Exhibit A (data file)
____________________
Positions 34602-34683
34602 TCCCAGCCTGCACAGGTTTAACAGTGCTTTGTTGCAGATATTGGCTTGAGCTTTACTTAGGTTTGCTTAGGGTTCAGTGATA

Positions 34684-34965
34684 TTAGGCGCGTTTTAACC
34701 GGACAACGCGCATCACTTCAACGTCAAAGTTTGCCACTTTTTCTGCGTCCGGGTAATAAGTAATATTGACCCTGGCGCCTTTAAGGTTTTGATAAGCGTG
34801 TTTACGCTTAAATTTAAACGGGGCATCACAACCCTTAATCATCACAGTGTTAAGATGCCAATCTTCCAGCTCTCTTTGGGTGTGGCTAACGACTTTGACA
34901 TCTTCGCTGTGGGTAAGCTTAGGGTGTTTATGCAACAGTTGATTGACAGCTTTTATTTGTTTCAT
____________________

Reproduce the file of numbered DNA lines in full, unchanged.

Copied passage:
Positions 34602-34683
34602 TCCCAGCCTGCACAGGTTTAACAGTGCTTTGTTGCAGATATTGGCTTGAGCTTTACTTAGGTTTGCTTAGGGTTCAGTGATA

Positions 34684-34965
34684 TTAGGCGCGTTTTAACC
34701 GGACAACGCGCATCACTTCAACGTCAAAGTTTGCCACTTTTTCTGCGTCCGGGTAATAAGTAATATTGACCCTGGCGCCTTTAAGGTTTTGATAAGCGTG
34801 TTTACGCTTAAATTTAAACGGGGCATCACAACCCTTAATCATCACAGTGTTAAGATGCCAATCTTCCAGCTCTCTTTGGGTGTGGCTAACGACTTTGACA
34901 TCTTCGCTGTGGGTAAGCTTAGGGTGTTTATGCAACAGTTGATTGACAGCTTTTATTTGTTTCAT